College Football 2013, Coming To A Close
I have been a critic of the uniform-of-the-week phenomenon in college football. What really gives me fits, though, is when the “alternate” uniform looks absolutely awesome. Or at least better than the “regular” one. A case and point, UCF’s regular uniform is nothing to brag about. Their alternate helmet, though, looks really cool The black and gold contrast is remarkably better than the gold-and-white. A couple years back, ECU adopted their alternate helmet on a permanent basis. UCF should do the same. Also, North Carolina State’s red helmet works a lot better than its white one, though I cannot put my finger on why, precisely, that is the case.
Speaking of UCF. It’s interesting to me that ESPN refuses their honor to be called UCF. Unless there is a reason not to, universities typically do get to be called what they want. UNC-Charlotte decided to go by Charlotte and has been called Charlotte ever since. The University of Central Florida decided some time back that it should be referred to as UCF on a permanent basis the same way that UCLA is called UCLA and Texas Christian University is called TCU and not Texas Christian. For whatever reason, ESPN continues to call them Central Florida in the long-hand. I suspect this is related to their rivalry with South Florida, which goes by USF and South Florida. Perhaps ESPN refuses to shift gears on Florida directionals.
In Louisiana, the battle goes on between Louisiana-Lafayette and the other universities in the state. Louisiana-Lafayette desperately wants to be called Louisiana and nobody else (Louisiana-Monroe, Louisiana Tech, LSU, and Tulane) wants this for one reason or another. Legally barred from referring to themselves as the University of Louisiana (without the city modifier), they’re trying to be Louisiana the same way that UCF wants to be UCF for athletic purposes. The difference between watching a game run by ULL’s TV production network (RCN) and ESPN is remarkable. In the case of the former, you never hear the word Lafayette unless they are referring to where the game is being played.
Now, on to the stuff that people actually care about…
The big question is whether or not the SEC champion, either Auburn or Missouri, each with one loss, will leapfrog the undefeated Ohio State team to play in the national championship game against Florida State, assuming that Florida State wins. This, of course, assumes that Ohio State wins. I think that underestimates Michigan State, whom the networks are pretty much rooting against at this point.
My view is that the Big Ten is a ridiculously weak conference and has been for some time. When I ran my analysis a few years back, they were actually weaker than the Big East and even the Mountain West Conference by a few of my 14 metrics. And who can forget Ohio State getting embarrassed two years in a row by SEC teams. But you know what? I don’t really care. Ohio State wins, Ohio State should be in.
This is in contrast to my view in time’s past. The SEC burned up my good will when they got the SEC-only championship game a couple years back. I believed, and believe, that the SEC is the best conference in college football, but that only takes you so far. They get the tie-breaker, but they don’t leapfrog other major conferences. Including the Big Ten. With the possible exception of Florida, every team in the SEC is there because they want to be there. Every one of them except possibly Kentucky or Mississippi State could, probably, snag an immediate invite to the Big 12 or ACC if they were to ask. But they want to be in the SEC because it’s the best conference there is. Well, that has its cost.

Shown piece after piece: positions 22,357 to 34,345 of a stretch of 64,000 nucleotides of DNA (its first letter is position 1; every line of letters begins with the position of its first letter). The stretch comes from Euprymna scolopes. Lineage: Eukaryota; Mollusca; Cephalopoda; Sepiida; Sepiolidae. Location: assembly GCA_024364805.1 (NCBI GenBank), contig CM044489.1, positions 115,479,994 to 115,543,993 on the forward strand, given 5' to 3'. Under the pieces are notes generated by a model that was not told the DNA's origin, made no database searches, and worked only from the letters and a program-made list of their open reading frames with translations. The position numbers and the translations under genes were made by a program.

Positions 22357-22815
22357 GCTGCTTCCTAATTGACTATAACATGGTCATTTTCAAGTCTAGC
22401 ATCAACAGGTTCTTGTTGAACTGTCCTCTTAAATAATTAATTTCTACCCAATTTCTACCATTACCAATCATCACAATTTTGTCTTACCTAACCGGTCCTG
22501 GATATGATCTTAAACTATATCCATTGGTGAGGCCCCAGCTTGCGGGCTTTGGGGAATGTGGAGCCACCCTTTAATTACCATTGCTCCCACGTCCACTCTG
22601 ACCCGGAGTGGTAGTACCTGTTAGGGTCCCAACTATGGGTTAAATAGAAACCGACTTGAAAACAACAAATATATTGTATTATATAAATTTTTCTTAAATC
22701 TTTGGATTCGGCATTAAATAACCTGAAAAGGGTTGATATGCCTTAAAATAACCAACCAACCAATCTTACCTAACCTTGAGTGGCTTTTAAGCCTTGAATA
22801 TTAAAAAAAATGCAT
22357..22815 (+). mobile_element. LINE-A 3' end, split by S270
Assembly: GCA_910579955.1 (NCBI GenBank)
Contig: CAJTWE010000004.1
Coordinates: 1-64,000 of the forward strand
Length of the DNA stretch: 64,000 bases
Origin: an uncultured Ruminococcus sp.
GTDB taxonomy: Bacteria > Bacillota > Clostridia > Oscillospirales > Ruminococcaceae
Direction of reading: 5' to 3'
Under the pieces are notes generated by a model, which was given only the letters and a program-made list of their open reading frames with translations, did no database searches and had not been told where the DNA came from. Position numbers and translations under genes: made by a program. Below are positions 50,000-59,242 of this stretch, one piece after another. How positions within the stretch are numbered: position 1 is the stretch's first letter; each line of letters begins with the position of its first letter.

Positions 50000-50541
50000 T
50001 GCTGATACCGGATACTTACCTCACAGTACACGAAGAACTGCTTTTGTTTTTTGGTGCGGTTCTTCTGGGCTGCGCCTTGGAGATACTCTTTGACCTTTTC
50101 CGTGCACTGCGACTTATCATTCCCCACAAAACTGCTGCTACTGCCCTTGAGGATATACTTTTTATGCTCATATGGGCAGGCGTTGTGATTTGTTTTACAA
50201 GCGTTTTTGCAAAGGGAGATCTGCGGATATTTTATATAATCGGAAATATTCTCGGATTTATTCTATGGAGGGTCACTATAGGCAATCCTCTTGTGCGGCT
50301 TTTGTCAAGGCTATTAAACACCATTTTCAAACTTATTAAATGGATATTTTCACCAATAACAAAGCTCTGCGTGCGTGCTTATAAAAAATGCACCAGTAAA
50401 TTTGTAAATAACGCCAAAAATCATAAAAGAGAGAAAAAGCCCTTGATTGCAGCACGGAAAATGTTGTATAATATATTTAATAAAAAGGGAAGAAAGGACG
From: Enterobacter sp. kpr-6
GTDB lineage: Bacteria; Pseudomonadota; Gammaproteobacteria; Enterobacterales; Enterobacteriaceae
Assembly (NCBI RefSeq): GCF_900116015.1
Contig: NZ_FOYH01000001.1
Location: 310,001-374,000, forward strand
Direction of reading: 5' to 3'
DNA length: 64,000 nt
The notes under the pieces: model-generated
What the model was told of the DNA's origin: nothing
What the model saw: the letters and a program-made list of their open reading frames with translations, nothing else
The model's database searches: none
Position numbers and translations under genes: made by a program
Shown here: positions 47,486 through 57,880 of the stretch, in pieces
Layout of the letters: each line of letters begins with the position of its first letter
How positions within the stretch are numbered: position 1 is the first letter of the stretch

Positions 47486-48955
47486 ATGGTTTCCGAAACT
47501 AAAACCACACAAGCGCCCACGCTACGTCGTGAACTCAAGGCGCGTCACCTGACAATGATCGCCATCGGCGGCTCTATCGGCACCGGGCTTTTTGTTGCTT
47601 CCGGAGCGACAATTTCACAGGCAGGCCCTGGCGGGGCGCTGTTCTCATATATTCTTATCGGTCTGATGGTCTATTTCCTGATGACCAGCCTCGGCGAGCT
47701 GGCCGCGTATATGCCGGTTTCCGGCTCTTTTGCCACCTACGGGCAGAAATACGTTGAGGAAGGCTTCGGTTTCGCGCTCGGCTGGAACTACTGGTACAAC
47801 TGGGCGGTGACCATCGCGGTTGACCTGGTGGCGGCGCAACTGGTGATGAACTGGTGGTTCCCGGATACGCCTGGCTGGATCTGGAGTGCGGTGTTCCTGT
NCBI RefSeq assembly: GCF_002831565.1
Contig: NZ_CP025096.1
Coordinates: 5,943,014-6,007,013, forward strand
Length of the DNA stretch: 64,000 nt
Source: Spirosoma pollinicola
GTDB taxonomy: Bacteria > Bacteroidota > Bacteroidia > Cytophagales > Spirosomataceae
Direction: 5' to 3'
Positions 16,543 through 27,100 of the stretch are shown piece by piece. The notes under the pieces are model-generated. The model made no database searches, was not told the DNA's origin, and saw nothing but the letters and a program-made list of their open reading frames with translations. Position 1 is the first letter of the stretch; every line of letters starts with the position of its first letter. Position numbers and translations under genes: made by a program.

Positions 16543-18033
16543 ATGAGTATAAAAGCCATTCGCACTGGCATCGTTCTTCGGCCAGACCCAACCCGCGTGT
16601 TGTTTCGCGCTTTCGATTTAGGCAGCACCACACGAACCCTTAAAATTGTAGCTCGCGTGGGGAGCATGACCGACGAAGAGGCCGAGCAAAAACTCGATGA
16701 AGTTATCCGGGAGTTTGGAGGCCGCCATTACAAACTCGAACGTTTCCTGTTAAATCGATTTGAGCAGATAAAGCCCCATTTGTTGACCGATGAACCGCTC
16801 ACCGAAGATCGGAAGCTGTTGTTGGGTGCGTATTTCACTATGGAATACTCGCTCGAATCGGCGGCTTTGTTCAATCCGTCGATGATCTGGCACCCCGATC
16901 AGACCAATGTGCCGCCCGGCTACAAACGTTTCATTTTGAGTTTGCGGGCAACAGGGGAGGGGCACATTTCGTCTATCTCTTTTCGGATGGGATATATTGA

Relatedly: Complain all you want about Boise State’s weak schedule, but they are in the best conference that will have them. Provided that they are scheduling the best games they can, penalizing BSU for their schedule overlooks the fact that they want to play a tougher schedule (and indeed signed on to a conference across the country to try to make it happen). On the other hand, Northern Illinois got their shot last year and did not do well. It is my hope that Bowling Green puts an end to their repeat. This is partly because I would like to avoid another Kiddie Table Bowl like the year they matched TCU and BSU.
In the unlikely event that FSU and Ohio State both lose, an Alabama vs Missouri championship game becomes someone likely because SEC and because nobody respects Michigan State. I can live with that easier than I can live with 2011 because at least those two teams didn’t play one another in the regular season. Even so, I must confess I am getting a kick out of the deck being stacked against the SEC to continue their streak as an antidote to the previous stacking in favor of. Any SEC school that has a problem with that should give the Big 12 or ACC a call. Yet I still can’t bring myself to root for Ohio State, so in effect I suppose I am rooting for either Auburn’s or Missouri’s inclusion.
After this year, of course, the question of “which two teams?” should play for the title is replaced by the question of “which four teams?” should. Which will prove every bit as successful at avoiding controversy of ties as would be moving first base to 89 feet instead of 90. One can imagine that with the current lot of teams, the SEC would be arguing that the four playoff teams should include Alabama, Auburn, and Missouri. Because as we know, the SEC is such a bulletproof conference that two mediocre Big 12 teams that tried to play in it (let’s say, hypothetically, Texas A&M and Missouri) would get their clocks cleaned week in and week out. (Yeah, that’s me still being bitter about 2011.)